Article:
Regardless, in a move that a research by the Congressional Research Service compared to the invention of onboard missles in the 50’s, the Navy will be equipping the first of the much hyped Laser Weapons System (LaWS) prototypes aboard the USS Ponce, which is stationed in the Persian Gulf.
This laser weapon system has been in development by the Navy for some time now, and it appears that after a number of highly successful trials, they feel it is almost ready for use in the field, far ahead of schedule. So far, the laser has been used to shoot down drone plans during test runs, but could also be used to take down incoming missiles as well. They are also apparently equipped with a “blinding” function that will serve as a non-lethal alternative to distracting pilots.
The Navy isn’t just itching to use the term “laser cannon” a their next press conference though, as this beauty is actually incredibly efficient and practical. The military is particularly enthused about the relatively low cost of the device ($31-$32 million for the prototype), and the fact that each shot costs less than $1, which is a about a $100,000 improvement over your average missile. Plus, if you’re familiar with the term “laser precision,” you probably have an idea of the kind of battlefield effectiveness this thing is capable of.
The system does have some drawbacks though, as there is the potential of hitting friendly aircraft and satellites, as well as the laser’s dip in effectiveness under foggy, and similarly bad, weather conditions. We’ll know more about it’s potential though when the USS Ponce is officially outfitted with the cannon in 2013.
While not the first time laser technology of this type has been incorporated into combat, the scale and effectiveness of this particular design makes it one of the more unique and potentially useful implementations of the tech ever, and could signal the true dawn of the future of warfare.
Also the thought of a fleet of laser equipped battleships kind of takes some of the edge off that whole North Korea thing doesn’t it?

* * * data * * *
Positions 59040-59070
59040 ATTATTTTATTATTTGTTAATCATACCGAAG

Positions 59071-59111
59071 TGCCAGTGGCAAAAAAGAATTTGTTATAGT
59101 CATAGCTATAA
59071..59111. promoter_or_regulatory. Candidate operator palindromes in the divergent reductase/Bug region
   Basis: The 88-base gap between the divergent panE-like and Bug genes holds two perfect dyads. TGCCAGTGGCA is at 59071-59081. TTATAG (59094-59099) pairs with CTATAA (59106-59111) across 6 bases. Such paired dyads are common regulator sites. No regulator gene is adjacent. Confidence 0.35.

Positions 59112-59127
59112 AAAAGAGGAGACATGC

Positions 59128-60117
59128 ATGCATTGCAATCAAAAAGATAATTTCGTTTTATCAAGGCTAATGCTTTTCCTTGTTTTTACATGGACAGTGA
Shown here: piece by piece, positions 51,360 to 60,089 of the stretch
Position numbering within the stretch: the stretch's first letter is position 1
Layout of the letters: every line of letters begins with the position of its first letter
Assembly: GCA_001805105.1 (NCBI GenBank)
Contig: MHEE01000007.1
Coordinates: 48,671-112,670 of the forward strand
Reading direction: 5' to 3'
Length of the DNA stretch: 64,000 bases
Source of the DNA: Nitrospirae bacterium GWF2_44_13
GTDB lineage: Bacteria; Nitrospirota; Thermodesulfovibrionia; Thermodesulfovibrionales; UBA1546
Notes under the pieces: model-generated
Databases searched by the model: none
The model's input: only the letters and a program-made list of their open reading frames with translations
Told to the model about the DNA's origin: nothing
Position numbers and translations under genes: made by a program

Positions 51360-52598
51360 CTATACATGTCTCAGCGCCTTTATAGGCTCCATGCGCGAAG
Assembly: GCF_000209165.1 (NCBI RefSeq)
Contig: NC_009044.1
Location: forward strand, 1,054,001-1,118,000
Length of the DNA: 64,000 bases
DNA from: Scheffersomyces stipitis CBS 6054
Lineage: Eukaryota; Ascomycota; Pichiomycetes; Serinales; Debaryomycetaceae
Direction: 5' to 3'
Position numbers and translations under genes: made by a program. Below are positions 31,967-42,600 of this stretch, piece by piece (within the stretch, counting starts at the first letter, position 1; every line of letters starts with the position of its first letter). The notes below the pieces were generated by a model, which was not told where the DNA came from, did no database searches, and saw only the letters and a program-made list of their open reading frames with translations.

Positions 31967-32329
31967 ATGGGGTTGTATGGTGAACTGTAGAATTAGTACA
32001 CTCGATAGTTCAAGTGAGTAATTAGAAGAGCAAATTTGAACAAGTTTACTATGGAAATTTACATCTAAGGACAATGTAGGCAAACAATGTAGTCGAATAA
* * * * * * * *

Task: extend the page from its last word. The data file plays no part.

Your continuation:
Despite the better efforts of one Happy Gilmore, and the ambitious sex life of Tiger Woods, golf remains in the eyes of many a proper sport, where tradition and pomp rule the day. Much like the Shire, change comes slow to golf, if it comes at all, and for the most part, the faithful of the sport prefer it that way.
In other words, it isn’t the type of place you would necessarily expect to see a hovercraft.
But if PGA golfer Bubba Watson has a say in it, that may become a reality in country clubs across the country. He is lending his name to a new golf cart prototype from Oakley called Bubba’s Hover that functions just like a traditional hovercraft (if there is such a thing), meaning it can easily traverse over grass, through wooded areas, and, of course, over water.
While the golf cart that works on water aspect is the money shot of this vehicle, and could open up entirely new ways to navigate a course, you may be shocked to learn that this idea is actually somewhat practical. This is due in large part to it’s lesser impact on the condition of a course, thereby ensuring the integrity of the playing surface without being limited to the cart path to do so.
Of course at the end of the day practicality and function come in second to the sheer amount of fun this thing could be.. Faster, more mobile, and infinitely cooler than the regular golf cart, Bubba’s Hover has the potential to cause overwhelming joy to everyone who uses it, or views it in action.
Which is why we’ll probably never see these go into production on a larger scale. Besides probably being more expensive to make, and slightly more dangerous to use, it’s just hard to picture the average country club swarming with these. Plus this was mostly intended as a marketing ploy.
That’s a damn shame too as it deprives people yet another chance to whistle the James Bond theme in real world context.
It’s a known fact that the more rich you are, the more eccentric you are allowed to be in the eyes of society. As such, if you are a multi-billion dollar corporation, as a collective entity you’re allowed to be pretty damn unconventional from time to time, so long as that bottom line is in the black.